In March of 2009, as I was becoming a big fan of whisky, I had the opportunity to go on a trip that pretty much took me around the world. Though still a novice in the world of scotch, and at the beginning of a very steep learning curve on which I’m still somewhere in the first third, I knew an amazing place when I saw one. This place was World of Whiskies, and apparently is located only in a few airports - Stansted, Heathrow, Gatwick, Edinburgh, and Glasgow. It is travel retail at its finest (once again, before I even understood what that means). But, imagine going to your local liquor store, or local mall and entering an Apple store or something like that. Now, imagine that the entire store is filled with whisky. The entire store. The selection is unbelievable, from the rare distillery bottling, to potentially rarer independent bottlings, to travel retail exclusive bottlings.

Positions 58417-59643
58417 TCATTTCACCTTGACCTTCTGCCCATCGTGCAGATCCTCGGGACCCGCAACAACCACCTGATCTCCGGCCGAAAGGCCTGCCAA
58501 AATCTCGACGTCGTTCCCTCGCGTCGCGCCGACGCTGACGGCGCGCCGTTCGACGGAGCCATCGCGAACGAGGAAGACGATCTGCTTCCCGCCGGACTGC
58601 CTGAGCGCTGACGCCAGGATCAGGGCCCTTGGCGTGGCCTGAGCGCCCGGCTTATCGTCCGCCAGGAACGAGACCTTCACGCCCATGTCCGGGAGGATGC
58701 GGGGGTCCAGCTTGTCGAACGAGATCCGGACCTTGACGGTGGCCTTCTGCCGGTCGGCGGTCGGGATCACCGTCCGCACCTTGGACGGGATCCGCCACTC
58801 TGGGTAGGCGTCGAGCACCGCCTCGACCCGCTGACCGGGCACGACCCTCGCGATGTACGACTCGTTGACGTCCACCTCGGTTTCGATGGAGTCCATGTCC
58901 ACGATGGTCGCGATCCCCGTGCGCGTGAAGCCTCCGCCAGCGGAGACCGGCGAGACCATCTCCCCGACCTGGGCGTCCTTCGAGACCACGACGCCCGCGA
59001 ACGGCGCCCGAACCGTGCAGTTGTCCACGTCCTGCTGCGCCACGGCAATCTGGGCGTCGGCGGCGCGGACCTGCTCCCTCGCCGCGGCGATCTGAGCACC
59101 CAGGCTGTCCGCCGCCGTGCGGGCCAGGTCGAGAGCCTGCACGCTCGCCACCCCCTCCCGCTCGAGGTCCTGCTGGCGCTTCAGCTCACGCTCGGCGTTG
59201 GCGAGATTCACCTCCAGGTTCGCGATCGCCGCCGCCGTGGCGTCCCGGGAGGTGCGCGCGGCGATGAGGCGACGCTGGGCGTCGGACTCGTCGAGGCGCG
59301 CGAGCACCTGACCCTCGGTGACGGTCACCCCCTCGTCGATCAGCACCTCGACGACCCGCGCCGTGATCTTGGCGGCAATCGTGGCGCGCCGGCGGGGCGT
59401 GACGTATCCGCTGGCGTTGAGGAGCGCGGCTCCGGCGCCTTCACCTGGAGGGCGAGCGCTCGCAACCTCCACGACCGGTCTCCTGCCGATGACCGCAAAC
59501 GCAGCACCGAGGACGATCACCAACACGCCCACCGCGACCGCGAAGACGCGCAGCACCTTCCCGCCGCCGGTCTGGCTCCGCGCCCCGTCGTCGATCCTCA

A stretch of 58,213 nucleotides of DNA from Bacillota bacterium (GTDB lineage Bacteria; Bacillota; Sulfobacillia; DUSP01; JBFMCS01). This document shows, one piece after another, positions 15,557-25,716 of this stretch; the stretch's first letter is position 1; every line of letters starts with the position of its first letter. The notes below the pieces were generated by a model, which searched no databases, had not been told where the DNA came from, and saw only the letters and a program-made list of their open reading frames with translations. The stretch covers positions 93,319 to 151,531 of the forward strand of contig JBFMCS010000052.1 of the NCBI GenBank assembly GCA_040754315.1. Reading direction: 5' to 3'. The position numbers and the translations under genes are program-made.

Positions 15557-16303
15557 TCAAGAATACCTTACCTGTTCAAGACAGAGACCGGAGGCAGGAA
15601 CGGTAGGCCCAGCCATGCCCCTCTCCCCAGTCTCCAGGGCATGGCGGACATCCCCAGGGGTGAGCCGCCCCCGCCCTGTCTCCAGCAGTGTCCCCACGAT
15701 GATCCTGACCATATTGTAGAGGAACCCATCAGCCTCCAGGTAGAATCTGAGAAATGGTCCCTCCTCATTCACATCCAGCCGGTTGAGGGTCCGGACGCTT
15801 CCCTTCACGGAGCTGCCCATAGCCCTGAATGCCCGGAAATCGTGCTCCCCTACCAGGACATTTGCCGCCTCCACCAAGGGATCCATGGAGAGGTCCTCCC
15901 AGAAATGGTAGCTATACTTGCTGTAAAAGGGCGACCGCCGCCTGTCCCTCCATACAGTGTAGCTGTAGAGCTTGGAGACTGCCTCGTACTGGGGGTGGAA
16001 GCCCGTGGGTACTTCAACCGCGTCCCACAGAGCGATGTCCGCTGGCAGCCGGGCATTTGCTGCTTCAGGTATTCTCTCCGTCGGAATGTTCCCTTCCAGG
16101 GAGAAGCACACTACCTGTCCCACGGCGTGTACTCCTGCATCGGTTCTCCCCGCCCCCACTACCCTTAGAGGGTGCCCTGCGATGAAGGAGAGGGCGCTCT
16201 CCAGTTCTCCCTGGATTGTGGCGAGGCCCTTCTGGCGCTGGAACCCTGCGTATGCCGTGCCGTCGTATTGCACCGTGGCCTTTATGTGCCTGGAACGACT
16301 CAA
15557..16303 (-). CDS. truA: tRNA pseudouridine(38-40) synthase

I was there with friends and took part in a few tastings (a Bowmore with an age designation I don’t remember, a Highland Park 21 (I know. I wish I knew what this meant back then), and one more I don’t remember except for it was a speyside) and ultimately wound up not purchasing a single thing nor taking any notes on what I was sipping. Sigh. Things you learn. This was at the beginning of a three week long travel period that would take me from place to place, and I did not want to lug a bottle of whisky around with me. I regret this, and obviously would do better if I have the opportunity to go back. However, I did have the foresight to take some pictures of the store to show to friends back home. I humbly share them with readers of WhiskyParty and apologize that in hindsight they are not as directed as I would like, not as selective as I would like, and not as thorough. But hey, that’s one of the good things about whisky, right? The more you learn, the more fun you have, and the more you regret earlier moves you made. All my pictures (including a 43 year old Bowmore from 1965 for 6000 pounds) are below.